Introduction: Button #3: Indicators of Success
Talking Head: How do teachers know when their efforts to teach the writer are successful?
What are the indicators?
Meredith Schroeder (1-2 primary teacher)
I know I’m succeeding in teaching a writer when—when writing workshop is over and we have
to leave because it is time for art or gym or music. And I have five kids surrounding me with
their piece of writing saying, “Listen to what I wrote today” or “Do you know what I’m going to
write tomorrow?” “Listen to what is going to happen in Chapter 2.” Or “Awww—writing
workshop is over.” I know that I have succeeded. I know I’ve succeeded when I have a little
boy at the beginning of the year, who struggled to write two words down, comes up to me with
an entire story written that he can not only write down, but read back to me and it makes sense.
Artavia Acklin (upper primary teacher)
I know that I am teaching the writer, when I do a mini-lesson and I see kids that are applying
that mini-lesson across the board. When they are not just using the writing for writing class.
When they are talking to their peers and they say, “You know you could do this because this will
help your writing. Or you know you could also use this when answering an open-response
answer. You can use this to respond in your reading log.” I see the kids able to relay what I
have tried to relay to them and they are able to teach it to their peers, I know that I have gotten
my point across and we’re developing as writers.
Vicky Wheatley Elementary Literacy Coach
One of the ways I know I’m succeeding in teaching the writer and not the writing piece is that
the child can talk about himself as a writer. They can explain what they are doing in the piece—
what they would like to do in the piece—and how they are attempting to do it. And also give
some reason or justification—I’m doing a good job and I know that because___. So they have
internalized those writing skills and see themselves as writers.
Amy Grimm (intermediate teacher)
.You know, when they really start to get it and the light bulb goes on and they start to make
decisions on their own and you can sit down next to a writer and confer and say, “What is your
plan for today?” and they start to tell you all of what they’re going to do that day and how they
are going to do it using, you know, language, or what they are going to do to revise and you
have not really prompted them with anything, you can really tell they are developing as a writer.
And they are really just working on a piece—they are working on themselves. That’s pretty
Pam Burton (middle school language arts teacher)
How do I know when I am succeeding in teaching the writer. When a student is excited about a
piece of writing, and when I pick up something that a child has written and I can see that the
child is incorporating the skills that we have learned and going beyond. . .
Elizabeth Dinkins (middle school language arts teacher)
I think that the best way you know you’re actually teaching the writer is when you see kids
transfer those skills from one piece of writing to the next. I try really hard to talk about habits
that all good writers do. And writing tools that are used throughout all pieces. We teach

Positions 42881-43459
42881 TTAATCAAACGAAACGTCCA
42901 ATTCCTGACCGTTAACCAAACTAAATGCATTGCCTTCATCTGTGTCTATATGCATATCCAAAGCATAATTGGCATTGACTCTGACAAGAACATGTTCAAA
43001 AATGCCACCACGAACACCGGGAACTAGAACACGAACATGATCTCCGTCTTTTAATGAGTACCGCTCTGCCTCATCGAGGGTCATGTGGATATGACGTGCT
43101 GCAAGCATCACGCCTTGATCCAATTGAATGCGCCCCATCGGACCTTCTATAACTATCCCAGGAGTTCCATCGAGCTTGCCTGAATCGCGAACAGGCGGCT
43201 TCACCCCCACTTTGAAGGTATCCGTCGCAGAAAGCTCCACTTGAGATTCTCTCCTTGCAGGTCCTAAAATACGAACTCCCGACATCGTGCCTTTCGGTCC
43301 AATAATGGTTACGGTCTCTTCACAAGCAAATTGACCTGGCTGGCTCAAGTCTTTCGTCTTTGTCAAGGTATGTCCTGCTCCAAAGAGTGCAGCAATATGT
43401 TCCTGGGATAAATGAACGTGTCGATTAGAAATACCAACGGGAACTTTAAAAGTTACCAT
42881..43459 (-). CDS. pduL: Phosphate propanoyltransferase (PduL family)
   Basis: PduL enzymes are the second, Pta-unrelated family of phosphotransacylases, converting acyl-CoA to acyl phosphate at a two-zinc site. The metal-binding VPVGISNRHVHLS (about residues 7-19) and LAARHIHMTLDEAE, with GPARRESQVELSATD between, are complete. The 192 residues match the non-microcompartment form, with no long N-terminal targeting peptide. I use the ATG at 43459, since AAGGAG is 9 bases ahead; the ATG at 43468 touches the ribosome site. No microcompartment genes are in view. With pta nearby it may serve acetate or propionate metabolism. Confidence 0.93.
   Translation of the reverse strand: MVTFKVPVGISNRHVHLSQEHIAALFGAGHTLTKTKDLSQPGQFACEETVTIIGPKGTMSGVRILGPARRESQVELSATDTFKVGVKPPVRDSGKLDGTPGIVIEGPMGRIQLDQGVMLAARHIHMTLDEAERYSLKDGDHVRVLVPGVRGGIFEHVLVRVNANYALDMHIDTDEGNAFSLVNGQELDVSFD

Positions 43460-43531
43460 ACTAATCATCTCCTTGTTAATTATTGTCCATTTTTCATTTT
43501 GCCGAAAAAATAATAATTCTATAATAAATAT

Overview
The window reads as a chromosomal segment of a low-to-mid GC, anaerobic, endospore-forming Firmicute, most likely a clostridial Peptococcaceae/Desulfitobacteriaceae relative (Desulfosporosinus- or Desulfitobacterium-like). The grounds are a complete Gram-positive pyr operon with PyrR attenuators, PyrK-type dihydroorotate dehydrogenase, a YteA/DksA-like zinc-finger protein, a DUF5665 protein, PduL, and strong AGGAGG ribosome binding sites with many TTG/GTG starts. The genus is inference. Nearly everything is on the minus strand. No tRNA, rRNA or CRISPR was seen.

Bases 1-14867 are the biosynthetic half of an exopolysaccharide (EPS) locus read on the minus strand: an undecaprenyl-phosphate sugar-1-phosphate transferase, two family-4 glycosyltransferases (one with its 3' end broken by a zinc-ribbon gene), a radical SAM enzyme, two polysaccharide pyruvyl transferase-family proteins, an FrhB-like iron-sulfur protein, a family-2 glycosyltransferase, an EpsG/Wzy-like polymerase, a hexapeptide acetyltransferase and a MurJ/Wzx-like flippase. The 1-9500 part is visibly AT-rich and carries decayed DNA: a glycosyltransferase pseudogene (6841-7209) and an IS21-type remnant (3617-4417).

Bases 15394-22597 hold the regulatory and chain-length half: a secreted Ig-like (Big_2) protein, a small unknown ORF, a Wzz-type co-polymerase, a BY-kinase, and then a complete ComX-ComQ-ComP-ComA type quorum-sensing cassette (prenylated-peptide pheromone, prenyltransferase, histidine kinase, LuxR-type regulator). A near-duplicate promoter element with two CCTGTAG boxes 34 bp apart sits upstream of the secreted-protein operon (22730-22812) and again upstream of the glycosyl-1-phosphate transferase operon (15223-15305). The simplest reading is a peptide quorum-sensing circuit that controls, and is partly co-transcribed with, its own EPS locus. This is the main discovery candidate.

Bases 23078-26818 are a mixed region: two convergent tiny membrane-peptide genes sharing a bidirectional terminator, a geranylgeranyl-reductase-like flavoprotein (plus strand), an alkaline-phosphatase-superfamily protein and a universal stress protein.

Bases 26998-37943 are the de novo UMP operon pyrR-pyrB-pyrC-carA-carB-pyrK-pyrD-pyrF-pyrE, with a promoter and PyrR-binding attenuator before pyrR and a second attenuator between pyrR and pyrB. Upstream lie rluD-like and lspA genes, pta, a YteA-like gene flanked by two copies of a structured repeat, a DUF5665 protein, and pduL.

figurative language when we teach poetry. But figurative language is in all good writing. You
know, and if kids can learn that and transfer that, their writing improves. A lead is a lead is a
lead. And getting kids to recognize that—their writing improves. And they become more
independent. And that’s a big thing—is helping them learn that these are tools that once they
get them in their hands they can use them in any situation at all. . .
Amy Humphrey (high school English teacher)
When I’m successful teaching the writer, I can say very little to the student about the piece and
very short response: “Who are you really talking to here?” And the student just turns and walks
away and goes back and evaluates on their own. I think I’m successful with students when they
either accept or reject what I have to say and they go back and work on it on their own. But I
know I’ve got writers in a room when they listen to ideas and then head back and go back and
think about how that fits in their piece. They have a good system for filtering what’s a good
suggestion and what’s a bad suggestion. They think that a really good writer can accept that a
comment is worthwhile to go back with and revise or not—and that they can accept or reject it
from me and they can accept or reject it from other students. But anybody that looks at their
piece—the student can evaluate on their own whether that’s useful information or not. And I
think it comes in revision
Rhonda Boyd Middle School Writing Specialist
I believe a student has truly internalized writing instruction whenever he or she can write for a
variety of audiences, for a variety of purposes, in a variety of forms. When that student is able
to communicate effectively within the idea development and support, within the sentence
structure, within the content of the piece. . . I know it sounds like I am reading straight from our
writing scoring rubric, but to me, that is the indicator—the language that we use on there truly
does show that a student is acquiring the writing skills. And when that student does it
independently, it is internalized
Teachers who “teach the writer” enjoy the satisfaction of seeing their students develop
as writers. They delight in their students’ ability to talk about their writing. Their
approach to teaching writing is affirmed when they see their students making good
decisions independently as writers.